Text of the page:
Sunday, January 02, 2005

The Angelos travesty

Apparently, Angelos' patience with MLB has been wearing thin. There are rumors that he is prepared to sue and that the state of Maryland is prepared to sue.

Many baseball fans have considered this a hollow threat, and have wondered what Angelos and the state could possibly sue over, since the Orioles clearly do not have territorial rights to Washington. I think the sense from fans is that any lawsuit either of these two groups were to bring up would be quickly viewed as frivolous and thrown out. But the Baltimore Sun offers this nugget:

Among the issues Angelos could raise in a lawsuit is whether he had been given assurances by baseball's leaders that he would not face competition inside the Washington-Baltimore market. The state of Maryland, too, could make a claim that the security of the debt it issued to construct Oriole Park could be put at risk.

I can see where each of these could potentially give leverage. In the case of Angelos, assume that there is no basis for a verbal contract (particularly, if Angelos gave nothing up in exchange for assurances that Washington wouldn't get a team). He may still be able to argue, for example, that Selig's actions have essentially defrauded Angelos. For example, if he didn't think he had a lock on the area, maybe he would have sold high in the late '90s.

Ultimately, I don't think the merits of the case matter too much. MLB is predisposed to cut a deal that is favorable to the Orioles, at the detriment of the Nationals. Let's say that Angelos settles for what MLB has on the table right now. He'll get personal assurances from MLB about sale price and revenues, which don't matter much to the Nationals unless MLB actually has to make up a shortfall somewhere, in which case other teams are affected as well.

Angelos would also get half of the television revenues from the two teams combined, even though D.C. is the larger market, and would probably get the better deal (at least, once the team has an established audience). This more or less means that the Nationals do not get to enjoy the benefits of a free market to the extent that they would otherwise be able to do... we'll always be on an even revenue footing with the Orioles (more or less), even though we are in a much larger market.

Television revenues are such a huge chunk of change that it is almost impossible to make the missing revenue up in other ways. I doubt we're going to make it up in ticket sales, particularly when the Orioles still do pretty well at Camden Yards with a ticket price that is undoubtedly much higher than ours is going to be with all of those $7 seats. Even if we can do better in the short term on radio deals and other outlets for revenue, we're not likely to make up for the lost revenue from having to share with Angelos. We might eventually be able to keep our revenues higher than his, but not by much.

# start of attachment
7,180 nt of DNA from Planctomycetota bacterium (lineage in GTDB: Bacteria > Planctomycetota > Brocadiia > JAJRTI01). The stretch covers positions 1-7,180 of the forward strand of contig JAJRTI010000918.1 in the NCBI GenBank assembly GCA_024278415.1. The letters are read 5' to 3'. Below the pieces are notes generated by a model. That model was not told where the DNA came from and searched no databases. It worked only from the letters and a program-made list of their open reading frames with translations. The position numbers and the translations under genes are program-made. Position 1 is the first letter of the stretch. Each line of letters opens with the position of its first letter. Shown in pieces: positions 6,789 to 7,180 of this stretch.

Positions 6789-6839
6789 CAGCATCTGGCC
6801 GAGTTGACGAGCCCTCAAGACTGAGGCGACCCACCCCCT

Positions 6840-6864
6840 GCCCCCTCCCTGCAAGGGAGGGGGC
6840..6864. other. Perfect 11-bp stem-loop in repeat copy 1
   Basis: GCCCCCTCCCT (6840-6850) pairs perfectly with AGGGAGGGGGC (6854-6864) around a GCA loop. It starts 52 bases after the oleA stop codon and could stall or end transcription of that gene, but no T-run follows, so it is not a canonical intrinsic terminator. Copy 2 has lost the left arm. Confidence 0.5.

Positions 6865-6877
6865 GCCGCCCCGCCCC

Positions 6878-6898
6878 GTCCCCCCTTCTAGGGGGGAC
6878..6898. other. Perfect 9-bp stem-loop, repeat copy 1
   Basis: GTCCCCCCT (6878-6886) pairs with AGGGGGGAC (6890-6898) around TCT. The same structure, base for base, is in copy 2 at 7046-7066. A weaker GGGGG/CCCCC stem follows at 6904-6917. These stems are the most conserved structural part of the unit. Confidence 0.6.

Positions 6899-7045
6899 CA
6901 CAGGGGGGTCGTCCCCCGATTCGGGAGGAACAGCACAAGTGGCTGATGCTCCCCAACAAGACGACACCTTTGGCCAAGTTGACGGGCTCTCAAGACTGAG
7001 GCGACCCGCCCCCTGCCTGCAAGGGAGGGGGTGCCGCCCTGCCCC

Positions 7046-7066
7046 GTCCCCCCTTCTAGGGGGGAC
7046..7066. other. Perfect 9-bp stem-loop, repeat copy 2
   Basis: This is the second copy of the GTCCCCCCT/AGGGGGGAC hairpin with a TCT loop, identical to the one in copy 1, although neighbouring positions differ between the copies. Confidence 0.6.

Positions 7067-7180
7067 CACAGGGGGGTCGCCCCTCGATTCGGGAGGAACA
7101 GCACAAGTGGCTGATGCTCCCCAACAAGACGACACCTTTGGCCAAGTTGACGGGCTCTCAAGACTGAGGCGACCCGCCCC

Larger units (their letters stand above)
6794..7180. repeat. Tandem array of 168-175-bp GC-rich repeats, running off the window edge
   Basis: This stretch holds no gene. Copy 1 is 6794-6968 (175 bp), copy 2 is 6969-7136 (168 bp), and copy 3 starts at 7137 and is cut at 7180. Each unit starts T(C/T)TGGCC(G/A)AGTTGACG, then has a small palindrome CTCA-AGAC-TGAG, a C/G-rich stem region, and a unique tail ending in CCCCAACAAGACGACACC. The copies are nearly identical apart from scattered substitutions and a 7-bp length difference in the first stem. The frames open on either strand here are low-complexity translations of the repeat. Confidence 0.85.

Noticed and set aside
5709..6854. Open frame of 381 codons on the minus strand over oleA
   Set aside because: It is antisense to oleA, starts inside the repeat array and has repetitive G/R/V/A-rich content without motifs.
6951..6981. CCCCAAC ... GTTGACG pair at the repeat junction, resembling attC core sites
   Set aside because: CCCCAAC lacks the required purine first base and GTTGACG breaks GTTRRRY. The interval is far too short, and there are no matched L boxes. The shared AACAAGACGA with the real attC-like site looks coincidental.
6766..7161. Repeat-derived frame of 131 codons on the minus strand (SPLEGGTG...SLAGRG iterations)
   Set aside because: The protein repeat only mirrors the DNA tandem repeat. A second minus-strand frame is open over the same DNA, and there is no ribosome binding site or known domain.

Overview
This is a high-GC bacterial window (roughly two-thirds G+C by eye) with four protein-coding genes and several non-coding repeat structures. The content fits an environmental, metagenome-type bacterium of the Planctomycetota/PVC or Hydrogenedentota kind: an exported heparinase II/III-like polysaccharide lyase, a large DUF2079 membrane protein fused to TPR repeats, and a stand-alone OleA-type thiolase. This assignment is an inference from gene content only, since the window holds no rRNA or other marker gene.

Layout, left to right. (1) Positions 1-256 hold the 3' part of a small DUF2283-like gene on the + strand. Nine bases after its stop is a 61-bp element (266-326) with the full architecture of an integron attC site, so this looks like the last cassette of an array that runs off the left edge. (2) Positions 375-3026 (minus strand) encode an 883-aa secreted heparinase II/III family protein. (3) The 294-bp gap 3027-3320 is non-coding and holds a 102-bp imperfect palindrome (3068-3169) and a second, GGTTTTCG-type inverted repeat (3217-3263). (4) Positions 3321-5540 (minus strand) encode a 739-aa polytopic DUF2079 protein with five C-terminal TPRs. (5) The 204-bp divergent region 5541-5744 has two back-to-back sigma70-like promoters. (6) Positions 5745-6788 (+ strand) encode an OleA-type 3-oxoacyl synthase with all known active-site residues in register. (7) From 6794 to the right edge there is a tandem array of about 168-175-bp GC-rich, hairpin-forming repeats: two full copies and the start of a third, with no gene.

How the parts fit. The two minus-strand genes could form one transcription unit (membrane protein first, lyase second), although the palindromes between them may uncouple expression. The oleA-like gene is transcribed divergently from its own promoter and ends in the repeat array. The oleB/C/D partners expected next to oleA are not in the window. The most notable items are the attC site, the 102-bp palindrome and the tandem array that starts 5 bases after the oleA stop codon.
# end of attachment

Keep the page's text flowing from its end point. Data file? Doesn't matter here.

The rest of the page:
So, while we're in a bigger market and will probably be responsible for a lot more revenue in the short-term than the Orioles can bring in, we're going to have trouble just getting our revenues slightly ahead of theirs, which I find particularly inequitable. And, if Angelos gets what he wants, he may end up getting 60% of the revenues from television.

That part is a bit unclear to me. From older articles, I got the impression that he might be willing to settle for 50% of the revenues, but asking for a 60% equity share in the venture, which would probably make a real difference only when he wants to sell his share of the company.

Either way, I would love to see MLB stop catering to Angelos and gives him a big goose egg. I know this is unlikely, not just because Angelos and Selig are buddies, but because it will drag out the sale of the team, potentially by years. If they give more ground than they already have, I'll be sorely disappointed!


At 12:50 AM, Blogger Yuda said...

For what it's worth, I've decided that if the State of Maryland sues over this, I'm never spending another penny in the state (I live in Virginia).

Of course, the revenue loss from me would be minimal... but an organized movement...

At 1:48 PM, Blogger tmk67 said...

I live in Maryland and I would be hopping mad if the state sued. This does not strike me as the type of thing Ehrlich would do, though.

The Orioles have territorial rights to Howard and Anne Arundel Counties plus 15 miles beyond those county lines. Get out a map and you will see that RFK is darn close to 15 miles as the crow flies from the Anne Arundel county line.

At 11:57 AM, Blogger Maury Brown said...

For the record, the territories for the Orioles are as follows:

Baltimore, Anne Arundel, Howard, Carroll and Harford Counties in Maryland.

Even with Rule 52 added in (the 15 mile buffer) DC's sites (RFK and the Navy Yard) are not within Angelos' reach as outlined by MLB’s governing documents for franchise territories.

Angelos' claim is based on discussions with Selig and MLB in which he claims that there were guarantees that the Baltimore franchise would not be harmed. “Harmed” is a rather nebulous term as he could claim that his cable and over-the-air market reached will be sliced up due to the new neighbor in the Nationals.

My contention has been that MLB will want to resolve this issue without any threat of litigation, as the discovery phase would be potentially embarrassing and possibly harmful to MLB.

Maury Brown
SABR Business of Baseball committee


Post a Comment

<< Home